NOTE: Be VERY careful of what you remove from these xml files, the syntax has to be perfect, otherwise the script won't get initialized. I would suggest copying everything you intend on editing to another folder of the same name, in a different location of course, so that you can have copies. True beginners should not attempt editing any files in here until you familiarize yourself with their syntax.
--cidProfile1.xml: I don't think this file gets parsed. However, I do take the time to remove language settings that I will never use, just for my own OCD reasons.
--cidProfile2.xml: I don't think this file gets parsed. However, I do take the time to remove language settings that I will never use, just for my own OCD reasons.
--default.xml: Settings such as screen timeouts, IME language settings, etc gets parsed here. Nothing of too much importance. However, I do take the time to remove language settings that I will never use, just for my own OCD reasons.
--default.xml: This is probably the single most important file in the customize folder. Here houses most, if not all the first boot settings that get parsed, such as widget placement, bookmarks, and a whole plethora of other settings. This is a very fun and interesting file to edit, but again i heavily caution you to edit this file if you're a beginner. One simple mistake can lead to nothing getting parsed here--a mistake I've made a few times because of incorrect syntax.
-resource: This is probably the second most important folder in the customize section. Here lies all of the thumbnails and wallpapers for Sense. If you are planning on removing Sense, you can safely remove all the files here with the exception of CCInfo.txt. You can also replace the images as well as boot/power down animations here.
Ah, the etc folder--you'll spend probably no more than five minutes in this folder unless you're truly advanced, which means this guide is probably meaningless to you. It houses a lot of useless epub (ereader) books and looks like this:
If you have time, you can definitely do some exploring of files in here with your favorite text editor (Notepad++) and see if anything is of significance. If you find something, please report back! So far, I don't think very much, if anyone takes advantage of the actual files in this folder (the folders are a different story)
-bluetooth: nothing to see here. bluetooth configuration files. could be useful down the line.
-dhcpcd: looks like configuration files for dhcp/dns/internet. could be useful down the line.
--dhcpcd-hooks: same as above
-fakeserverxml: This folder looks strange, even has a strange name. I assume if you're removing Sense, this won't be needed either. I'm not even sure it's needed WITH Sense. Poking around revealed some configuration files for what appears to be HTC Hub and scenes, widgets, skins, and other things.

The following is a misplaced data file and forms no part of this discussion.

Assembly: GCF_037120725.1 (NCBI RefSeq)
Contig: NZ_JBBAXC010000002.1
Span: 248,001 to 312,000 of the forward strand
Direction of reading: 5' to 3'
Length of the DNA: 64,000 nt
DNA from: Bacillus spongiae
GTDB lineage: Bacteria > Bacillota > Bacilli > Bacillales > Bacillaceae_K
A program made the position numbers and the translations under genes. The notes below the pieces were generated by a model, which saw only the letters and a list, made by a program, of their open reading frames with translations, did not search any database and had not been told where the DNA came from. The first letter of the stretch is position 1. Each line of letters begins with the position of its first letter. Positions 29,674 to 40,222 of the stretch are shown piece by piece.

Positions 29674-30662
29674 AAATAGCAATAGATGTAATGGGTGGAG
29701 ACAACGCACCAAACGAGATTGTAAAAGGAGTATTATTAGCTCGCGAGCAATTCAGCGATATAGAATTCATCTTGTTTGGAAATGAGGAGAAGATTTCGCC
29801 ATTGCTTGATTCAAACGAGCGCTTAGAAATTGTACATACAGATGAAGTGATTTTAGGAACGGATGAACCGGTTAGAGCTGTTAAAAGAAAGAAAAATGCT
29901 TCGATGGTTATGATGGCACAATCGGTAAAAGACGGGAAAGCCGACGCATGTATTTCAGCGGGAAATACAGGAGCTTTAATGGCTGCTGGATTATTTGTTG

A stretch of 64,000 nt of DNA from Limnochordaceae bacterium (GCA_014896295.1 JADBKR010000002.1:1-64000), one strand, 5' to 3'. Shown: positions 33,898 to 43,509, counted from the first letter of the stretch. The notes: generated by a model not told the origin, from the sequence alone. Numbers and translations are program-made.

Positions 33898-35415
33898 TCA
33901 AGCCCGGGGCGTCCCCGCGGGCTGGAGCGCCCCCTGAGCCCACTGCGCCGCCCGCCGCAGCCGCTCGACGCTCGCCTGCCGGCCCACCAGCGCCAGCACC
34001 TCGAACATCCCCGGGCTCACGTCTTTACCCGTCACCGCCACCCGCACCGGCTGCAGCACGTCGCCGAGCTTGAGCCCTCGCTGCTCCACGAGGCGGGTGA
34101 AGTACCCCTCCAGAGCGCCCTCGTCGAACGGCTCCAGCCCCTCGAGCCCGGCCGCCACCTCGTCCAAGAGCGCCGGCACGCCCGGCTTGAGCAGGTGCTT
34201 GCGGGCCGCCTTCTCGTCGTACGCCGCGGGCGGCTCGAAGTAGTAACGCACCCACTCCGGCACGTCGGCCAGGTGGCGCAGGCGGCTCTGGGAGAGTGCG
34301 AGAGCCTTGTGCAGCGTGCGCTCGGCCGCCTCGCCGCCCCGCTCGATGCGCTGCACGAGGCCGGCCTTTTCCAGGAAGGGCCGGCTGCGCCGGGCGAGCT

-firmware: I wouldn't touch anything in here unless you know exactly what you're doing.
-init.d: Finally, something that matters! A lot of ROM chefs make use of this folder because it initializes scripts in here upon system boot. You'll see various things in here from various ROMs including: zipaligning, overclocking, kernel stuff, apps2sd, and more. If you know what you're doing, you could even drop your on initialization scrips into this folder and have them boot with the system. Be careful what you do in this folder though. You want to make sure you are following the correct set of steps to either add or remove things. I would poke around with a text editor at those files to see any dependencies, etc.
-iproute2: Nothing here for the average user.
-permissions: If you're removing Sense, without any intent on having it return, remove the relevant files from this folder as well. Other than that, let's move on.
-ppp: Nothing here for the average user.
-security: Nothing here for the average user.
-slideshow: Safe to get rid of. Inside are pictures that Sense uses as a slideshow.
-soundimage: Nothing here for the average user. However, things in here look promising for sound enhancement!
-terminfo: Nothing here for the average user.
--l: Same as above
--u Same as above
-updatecmds: Nothing here for the average user.
-wifi: Nothing here for the average user. However, you may be able to replace the wpa_supplicant file with a modified one for WiFi improvements.
-wimax: Nothing here for the average user. However, the files in the sub-folders here may be used in the future to enhance or modify WiMAX.